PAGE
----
Daily Archives: April 22, 2009

The story of Keisha – be a mentor!

I met Keisha in 2005.  She was part of a Circle held at the Juvenile & Family Justice Center or more commonly known as “detention center”.

My co-worker and I exchanged leading Circles on Fridays.  Sometimes we had 6 girls and sometimes we had 24.  We picked a good time by chance, starting at 11 and lunch is served at 12:30 so it was just a natural time transistion.  The Circles seemed to always go pretty well.  I loved doing them.  So much, I used to volunteer and do them in a juvenile detention center near my home.  Just for fun.  I got really busy and wasn’t able to keep that committment.

Keisha – she was going to be a rap star.  She said she was going to “bust out”.  The first “Circle” she sat so sideways in her chair, I had a new definition of “resistance”.  She said “Y’all seem, like perfectly nice people”  with dismissive wave of her hand “I gotta be here, but I don’t gotta talk”.  I have a real weak spot (meaning I have to “win over”) the toughest kid in a group.  I love the ones that are just a little more of a risk taker.  The ones that have the biggest chip.  Keisha’s negative attitude was my favorite battleground.  The kid acting the worse, needs me the most.  I played that game in the past myself, pushing away people you need.  I didn’t know then that what I was doing was helping myself by helping her.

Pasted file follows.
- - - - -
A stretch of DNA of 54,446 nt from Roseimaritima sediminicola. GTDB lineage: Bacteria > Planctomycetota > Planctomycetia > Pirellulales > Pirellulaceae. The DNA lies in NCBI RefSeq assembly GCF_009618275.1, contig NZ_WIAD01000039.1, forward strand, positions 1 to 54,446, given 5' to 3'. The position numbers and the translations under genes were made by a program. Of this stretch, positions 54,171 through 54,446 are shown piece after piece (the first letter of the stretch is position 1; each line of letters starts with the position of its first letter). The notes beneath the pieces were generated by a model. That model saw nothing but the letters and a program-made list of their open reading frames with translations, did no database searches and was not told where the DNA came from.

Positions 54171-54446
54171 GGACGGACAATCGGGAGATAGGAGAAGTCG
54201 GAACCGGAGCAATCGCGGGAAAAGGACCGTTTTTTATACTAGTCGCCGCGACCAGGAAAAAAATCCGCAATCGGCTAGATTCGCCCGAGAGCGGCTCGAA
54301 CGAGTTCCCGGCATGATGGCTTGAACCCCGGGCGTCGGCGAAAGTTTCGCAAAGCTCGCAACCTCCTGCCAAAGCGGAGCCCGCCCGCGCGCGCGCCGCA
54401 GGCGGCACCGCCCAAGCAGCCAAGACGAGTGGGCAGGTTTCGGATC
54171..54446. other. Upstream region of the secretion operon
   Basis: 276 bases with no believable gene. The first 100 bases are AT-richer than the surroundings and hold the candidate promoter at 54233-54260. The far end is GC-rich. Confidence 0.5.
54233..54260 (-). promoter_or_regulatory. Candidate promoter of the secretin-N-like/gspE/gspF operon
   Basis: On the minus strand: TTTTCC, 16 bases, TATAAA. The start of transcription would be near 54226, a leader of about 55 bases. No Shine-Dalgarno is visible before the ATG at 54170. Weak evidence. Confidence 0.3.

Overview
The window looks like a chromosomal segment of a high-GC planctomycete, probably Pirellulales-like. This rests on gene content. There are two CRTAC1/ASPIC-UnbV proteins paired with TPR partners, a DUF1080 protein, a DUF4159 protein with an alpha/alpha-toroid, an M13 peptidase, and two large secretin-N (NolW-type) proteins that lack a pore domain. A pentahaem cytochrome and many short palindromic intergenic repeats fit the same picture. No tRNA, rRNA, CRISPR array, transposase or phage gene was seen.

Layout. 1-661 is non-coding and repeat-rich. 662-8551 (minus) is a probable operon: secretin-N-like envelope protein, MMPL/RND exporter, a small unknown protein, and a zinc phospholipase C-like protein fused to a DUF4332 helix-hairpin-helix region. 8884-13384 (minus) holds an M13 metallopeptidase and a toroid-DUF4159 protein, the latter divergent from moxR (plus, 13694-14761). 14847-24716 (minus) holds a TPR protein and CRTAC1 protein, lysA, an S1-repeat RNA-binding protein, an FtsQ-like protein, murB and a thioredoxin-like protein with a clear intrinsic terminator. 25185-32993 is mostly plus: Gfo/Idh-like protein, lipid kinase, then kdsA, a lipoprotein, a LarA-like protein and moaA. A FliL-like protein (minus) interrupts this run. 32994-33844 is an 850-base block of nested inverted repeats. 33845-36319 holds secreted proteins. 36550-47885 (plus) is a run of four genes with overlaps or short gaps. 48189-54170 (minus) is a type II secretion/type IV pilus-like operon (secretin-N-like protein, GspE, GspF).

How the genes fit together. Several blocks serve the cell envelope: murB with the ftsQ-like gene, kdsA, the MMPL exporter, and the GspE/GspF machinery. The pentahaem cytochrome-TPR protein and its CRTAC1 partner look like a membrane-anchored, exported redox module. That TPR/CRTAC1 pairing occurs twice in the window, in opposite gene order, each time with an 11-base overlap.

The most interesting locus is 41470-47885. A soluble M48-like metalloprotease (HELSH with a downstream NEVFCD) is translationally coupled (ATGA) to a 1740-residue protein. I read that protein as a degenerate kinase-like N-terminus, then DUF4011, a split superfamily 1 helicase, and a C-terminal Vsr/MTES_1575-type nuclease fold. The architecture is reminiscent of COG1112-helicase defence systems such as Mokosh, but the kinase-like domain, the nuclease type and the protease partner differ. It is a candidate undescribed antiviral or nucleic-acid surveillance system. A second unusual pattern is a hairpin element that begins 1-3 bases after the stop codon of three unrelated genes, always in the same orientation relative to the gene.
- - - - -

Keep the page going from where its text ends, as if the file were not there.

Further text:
I took interest in Keisha.  But she had to work thru something else.  She would tell me I was white and she was black.  It became sort of a routine answer when our conversation went that one degree warmer than the surface.  Finally I used some humor.  I asked her if she really thought that I didn’t know that I was white and she was black.  She laughed so hard, the rest of the Circle laughed.  Those were fun times co-facilitating the Girls Circle.  The program has grown to Radius, check that out here.

The requirement for Keisha ended, yet I stayed part of her life, as a mentor.  I attended the family celebration for her high school graduation.  I was at her graduation for her Associates Degree – and one year after that, we were part of a panel for St. Thomas Law School.

Being Keisha’s mentor has been a joy and a reward.  When you give of yourself it’s meaningful.  She knows I don’t get paid, it means something to her.  We don’t see each other alot but we aren’t ever ‘out of touch’.  I’ve been a resource when she’s needed to write papers for school and we are in contact around holidays.  She’s on her way to be a social worker or juvenile justice staff to help others the way she has been helped.

Keisha and I at the St. Thomas program:


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Filed under Kris Miner, Relationships